The structural behavior of concrete

Concrete is often considered to be the ultimate construction material, thanks to its considerable strength, relatively low cost and the virtually limitless design capabilities. The research group of prof. dr. ir. Luc Taerwe and prof. dr. ir. Stijn Matthys studies the structural behavior of concrete, currently focusing on the following topics:
Recent examples of the structural failure of concrete structures have demonstrated the limitations of current design methods. While current methods focus on the design of individual beams, columns and slabs, the favourable interaction between these elements is very often neglected. Consequently, studying the robustness of concrete structures is a research domain of significant importance and would allow for a performance based design at acceptable costs to society. One of the major aspects related to the robustness of concrete structures is the membrane action of reinforced concrete slabs. Experimental and numerical research on membrane actions at large deformations is currently performed with a unique full-size test set-up (Dirk Gouverneur). 

Fig.1. Full-size test set-up on membrane action in reinforced concrete slabs.Structuralbehavior.jpg
Full-size test set-up on membrane action in reinforced concrete slabs.

A second research domain is related to the structural behavior of concrete during and after fire exposure, especially with respect to the correct assessment of the residual strength of concrete elements. Currently, research is being performed in order to quantitatively evaluate the effect of different design alternatives on the safety level of concrete structures exposed to fire, including the study of related risk based decision making and risk transfer mechanisms (Ruben Van Coile). Another study is focusing on the influence of thermal restraint on the fire resistance of concrete elements. Calculation procedures to include transient strain and practical design methods for beams subjected to different types of thermal restraint are being developed, based on the numerical calculation and validation of previously executed fire tests (Limin Lu). Further, research and experiments related to the influence of second order effects on the behaviour of concrete elements subjected to fire still has to be described by a proper analytical model. FEM based analysis, validated by previously executed real scale fire tests, are used in order to execute a parameter study with respect to second order effects under fire, enabling to propose suitable analytical models for normative purposes (Lijie Wang).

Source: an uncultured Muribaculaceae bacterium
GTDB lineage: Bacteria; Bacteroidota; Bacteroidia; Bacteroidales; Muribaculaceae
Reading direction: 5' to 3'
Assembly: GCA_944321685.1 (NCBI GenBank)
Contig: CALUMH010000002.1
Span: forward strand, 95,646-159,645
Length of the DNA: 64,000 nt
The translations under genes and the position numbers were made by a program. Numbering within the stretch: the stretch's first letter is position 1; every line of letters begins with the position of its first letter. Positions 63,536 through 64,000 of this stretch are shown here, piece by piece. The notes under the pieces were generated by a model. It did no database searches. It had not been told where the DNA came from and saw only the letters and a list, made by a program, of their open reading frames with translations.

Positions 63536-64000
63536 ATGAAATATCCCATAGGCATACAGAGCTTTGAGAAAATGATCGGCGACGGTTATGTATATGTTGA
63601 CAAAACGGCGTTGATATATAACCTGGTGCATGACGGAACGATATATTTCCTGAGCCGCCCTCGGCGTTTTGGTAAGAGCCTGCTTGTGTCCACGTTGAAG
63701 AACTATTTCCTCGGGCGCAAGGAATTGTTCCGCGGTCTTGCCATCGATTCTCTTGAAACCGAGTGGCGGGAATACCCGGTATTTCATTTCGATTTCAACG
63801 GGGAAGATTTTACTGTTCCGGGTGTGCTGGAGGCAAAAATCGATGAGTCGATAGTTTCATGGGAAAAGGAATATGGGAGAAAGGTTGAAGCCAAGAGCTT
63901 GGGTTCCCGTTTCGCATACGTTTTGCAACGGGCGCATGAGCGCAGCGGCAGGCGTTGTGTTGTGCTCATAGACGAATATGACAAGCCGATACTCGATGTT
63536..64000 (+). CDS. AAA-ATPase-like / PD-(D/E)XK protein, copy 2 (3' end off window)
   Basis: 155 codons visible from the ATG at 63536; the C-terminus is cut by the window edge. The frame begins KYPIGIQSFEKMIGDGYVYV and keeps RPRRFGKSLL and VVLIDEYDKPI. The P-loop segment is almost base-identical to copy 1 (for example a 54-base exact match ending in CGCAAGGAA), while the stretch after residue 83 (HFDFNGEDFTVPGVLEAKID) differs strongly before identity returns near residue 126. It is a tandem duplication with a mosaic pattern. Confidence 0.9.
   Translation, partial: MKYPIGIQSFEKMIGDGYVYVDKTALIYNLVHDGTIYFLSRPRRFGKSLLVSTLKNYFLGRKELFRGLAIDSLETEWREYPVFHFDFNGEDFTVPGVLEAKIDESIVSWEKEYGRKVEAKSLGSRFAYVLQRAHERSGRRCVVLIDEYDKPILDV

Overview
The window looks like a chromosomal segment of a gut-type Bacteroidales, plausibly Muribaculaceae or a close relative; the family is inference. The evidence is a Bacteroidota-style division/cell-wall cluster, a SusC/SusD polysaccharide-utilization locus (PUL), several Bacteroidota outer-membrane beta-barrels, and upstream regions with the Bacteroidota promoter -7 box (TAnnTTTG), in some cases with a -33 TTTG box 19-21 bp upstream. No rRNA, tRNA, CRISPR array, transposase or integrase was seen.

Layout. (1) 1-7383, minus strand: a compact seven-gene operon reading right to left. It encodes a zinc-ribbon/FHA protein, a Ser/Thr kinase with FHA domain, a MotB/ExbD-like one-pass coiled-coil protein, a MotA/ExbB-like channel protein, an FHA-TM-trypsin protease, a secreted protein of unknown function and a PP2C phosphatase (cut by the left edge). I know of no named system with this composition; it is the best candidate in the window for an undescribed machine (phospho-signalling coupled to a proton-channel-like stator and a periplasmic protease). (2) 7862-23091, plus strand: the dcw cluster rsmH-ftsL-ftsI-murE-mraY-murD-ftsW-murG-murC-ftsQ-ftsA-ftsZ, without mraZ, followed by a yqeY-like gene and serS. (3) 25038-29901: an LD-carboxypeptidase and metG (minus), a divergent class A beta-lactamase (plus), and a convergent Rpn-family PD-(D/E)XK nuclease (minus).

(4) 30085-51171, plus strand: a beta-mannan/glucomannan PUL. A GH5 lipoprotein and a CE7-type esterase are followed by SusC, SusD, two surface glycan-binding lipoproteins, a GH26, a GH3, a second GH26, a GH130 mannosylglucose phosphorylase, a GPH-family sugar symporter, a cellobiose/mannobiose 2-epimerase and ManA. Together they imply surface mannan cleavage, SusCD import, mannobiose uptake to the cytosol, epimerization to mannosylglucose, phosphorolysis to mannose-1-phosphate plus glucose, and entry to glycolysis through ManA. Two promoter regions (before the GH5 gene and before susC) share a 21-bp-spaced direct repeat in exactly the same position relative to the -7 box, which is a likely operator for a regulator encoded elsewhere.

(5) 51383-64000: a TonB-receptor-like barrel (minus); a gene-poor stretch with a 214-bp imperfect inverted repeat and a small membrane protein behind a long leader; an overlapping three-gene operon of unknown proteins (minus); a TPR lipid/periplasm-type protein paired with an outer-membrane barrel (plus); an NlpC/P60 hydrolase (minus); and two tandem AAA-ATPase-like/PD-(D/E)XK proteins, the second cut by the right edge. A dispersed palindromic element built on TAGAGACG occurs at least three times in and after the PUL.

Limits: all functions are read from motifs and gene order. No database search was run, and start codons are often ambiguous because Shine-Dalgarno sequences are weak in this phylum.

Concrete beams strengthened with fiber reinforced polymer reinforcement (FRP: Fiber Reinforced Polymer) additionally deserve a lot of attention with respect to the fire resistance. The use of FRP-concrete is currently not widely accepted due to its limited reliability during fire, making optimization of the fire resistance of FRP reinforced concrete structures an interesting research area. Specifically, the ‘Near Surface Mounted FRP’ technique where FRP reinforcement is placed in grooves near the surface of the concrete beams is evaluated (Aniello Palmieri).
A third research domain comprises the structural assessment of existing concrete structures. In this area research is being performed on an adequate and coherent evaluation procedure based on the partial safety factors and taking into account an alternative lifetime, alternative target values for the safety level and additional information, e.g. based on test data (Robby Caspeele).
The optimal bonding of concrete and reinforcement is another important research domain. Within the laboratory, experimental research is being performed on the bonding behavior of different types of reinforcing steel (Dorleta Ertzibengoa).